Les raisons de l'échec de 2008

BERKELEY – Pour résoudre un problème, il ne suffit pas de savoir quoi faire. Il faut en outre mettre en œuvre la solution et être disposé à changer de cap s'il s'avère que vous n'étiez pas aussi bien renseigné que vous le pensiez. C'est le message de deux livres récents qui à eux deux nous apprennent tout ce qu'il faut savoir sur la crise financière de 2008 : ce qui l'a provoquée, ce qui peut être fait pour empêcher qu'elle ne se reproduise et les raisons pour lesquelles ces choses restent encore à faire.

Le premier livre est The Shifts and the Shocks, par le journaliste britannique conservateur Martin Wolf, qui commence par cataloguer les changements majeurs qui ont préparé le terrain pour le désastre économique qui continue de façonner notre monde actuel. Son point de départ est la montée énorme des richesses parmi 0,1% et 0,01% des personnes les plus riches du monde et la pression qui en résulte pour les citoyens, les gouvernements et les entreprises qui doivent supporter des niveaux de dette de moins en moins durables.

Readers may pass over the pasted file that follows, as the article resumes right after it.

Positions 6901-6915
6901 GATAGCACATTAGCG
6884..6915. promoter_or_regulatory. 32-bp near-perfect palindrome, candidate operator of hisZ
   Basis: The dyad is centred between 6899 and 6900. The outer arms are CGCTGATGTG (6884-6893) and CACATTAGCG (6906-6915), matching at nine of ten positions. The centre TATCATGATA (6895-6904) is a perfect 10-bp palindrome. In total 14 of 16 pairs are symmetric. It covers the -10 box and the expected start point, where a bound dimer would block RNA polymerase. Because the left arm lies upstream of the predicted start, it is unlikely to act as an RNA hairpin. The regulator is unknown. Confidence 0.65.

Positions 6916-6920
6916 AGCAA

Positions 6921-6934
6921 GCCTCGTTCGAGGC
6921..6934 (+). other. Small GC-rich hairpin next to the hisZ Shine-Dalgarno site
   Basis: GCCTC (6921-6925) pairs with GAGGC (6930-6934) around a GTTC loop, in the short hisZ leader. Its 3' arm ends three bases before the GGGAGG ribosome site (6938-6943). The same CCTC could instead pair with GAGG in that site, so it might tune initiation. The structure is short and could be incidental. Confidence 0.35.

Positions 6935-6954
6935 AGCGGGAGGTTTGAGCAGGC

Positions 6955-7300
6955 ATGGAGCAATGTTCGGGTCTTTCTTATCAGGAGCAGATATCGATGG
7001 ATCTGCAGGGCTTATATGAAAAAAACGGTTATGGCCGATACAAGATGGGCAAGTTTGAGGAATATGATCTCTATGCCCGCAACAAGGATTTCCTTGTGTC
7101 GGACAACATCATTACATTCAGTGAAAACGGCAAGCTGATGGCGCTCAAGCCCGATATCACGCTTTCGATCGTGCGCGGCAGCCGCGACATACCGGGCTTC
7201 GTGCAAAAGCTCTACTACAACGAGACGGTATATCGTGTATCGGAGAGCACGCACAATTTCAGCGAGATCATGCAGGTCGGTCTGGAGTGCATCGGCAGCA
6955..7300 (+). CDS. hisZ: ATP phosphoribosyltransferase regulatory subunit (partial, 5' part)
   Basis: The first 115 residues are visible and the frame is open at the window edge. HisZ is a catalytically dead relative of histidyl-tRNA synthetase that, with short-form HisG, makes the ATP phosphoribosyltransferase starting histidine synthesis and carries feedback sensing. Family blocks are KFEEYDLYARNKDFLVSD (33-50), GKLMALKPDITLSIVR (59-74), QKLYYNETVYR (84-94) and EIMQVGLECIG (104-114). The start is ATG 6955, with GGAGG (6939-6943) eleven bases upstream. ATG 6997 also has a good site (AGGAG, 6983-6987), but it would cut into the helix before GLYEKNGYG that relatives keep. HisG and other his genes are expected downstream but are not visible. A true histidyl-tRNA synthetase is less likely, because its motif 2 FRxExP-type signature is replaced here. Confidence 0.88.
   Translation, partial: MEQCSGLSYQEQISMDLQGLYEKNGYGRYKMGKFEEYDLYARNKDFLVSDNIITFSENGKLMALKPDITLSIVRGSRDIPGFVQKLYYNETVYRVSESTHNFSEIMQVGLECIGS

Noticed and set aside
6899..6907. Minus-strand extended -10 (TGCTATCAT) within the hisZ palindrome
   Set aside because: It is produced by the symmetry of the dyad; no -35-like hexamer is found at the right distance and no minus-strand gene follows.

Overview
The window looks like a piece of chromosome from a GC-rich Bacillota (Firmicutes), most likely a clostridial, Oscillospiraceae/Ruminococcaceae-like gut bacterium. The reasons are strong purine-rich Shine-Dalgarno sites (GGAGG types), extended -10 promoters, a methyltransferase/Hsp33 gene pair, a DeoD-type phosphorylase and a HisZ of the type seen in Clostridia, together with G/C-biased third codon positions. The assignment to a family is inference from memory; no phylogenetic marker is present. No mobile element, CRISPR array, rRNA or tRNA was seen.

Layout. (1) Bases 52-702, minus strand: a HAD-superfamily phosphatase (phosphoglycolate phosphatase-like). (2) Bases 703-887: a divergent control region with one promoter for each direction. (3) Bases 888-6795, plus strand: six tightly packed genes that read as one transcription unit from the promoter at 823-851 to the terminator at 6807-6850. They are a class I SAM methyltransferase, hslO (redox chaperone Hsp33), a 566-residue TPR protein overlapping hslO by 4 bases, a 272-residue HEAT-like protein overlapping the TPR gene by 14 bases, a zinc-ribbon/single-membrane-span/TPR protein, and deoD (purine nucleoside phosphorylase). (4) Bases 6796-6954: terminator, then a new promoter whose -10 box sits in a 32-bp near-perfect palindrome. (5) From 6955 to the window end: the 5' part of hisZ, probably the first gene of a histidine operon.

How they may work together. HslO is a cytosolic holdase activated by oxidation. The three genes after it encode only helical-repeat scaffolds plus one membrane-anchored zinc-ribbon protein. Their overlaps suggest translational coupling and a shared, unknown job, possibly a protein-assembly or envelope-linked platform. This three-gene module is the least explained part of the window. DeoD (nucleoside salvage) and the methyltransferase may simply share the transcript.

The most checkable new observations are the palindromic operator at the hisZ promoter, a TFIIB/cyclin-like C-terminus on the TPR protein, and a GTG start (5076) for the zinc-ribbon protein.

Pendant ce temps, les décideurs se sont bercés dans la complaisance de l'acceptation généralisée de théories économiques du type de « l'hypothèse du marché efficient », qui présuppose que les investisseurs agissent rationnellement et utilisent toutes les informations disponibles lors de leur prise de décision. En conséquence les marchés ont été déréglementés, ce qui a rendu plus facile à des actifs commerciaux d'être perçus comme inoffensifs, alors qu'en définitive ils ne l'étaient pas. Ainsi le risque systémique a proliféré au-delà des plus folles espérances des dirigeants des banques centrales.

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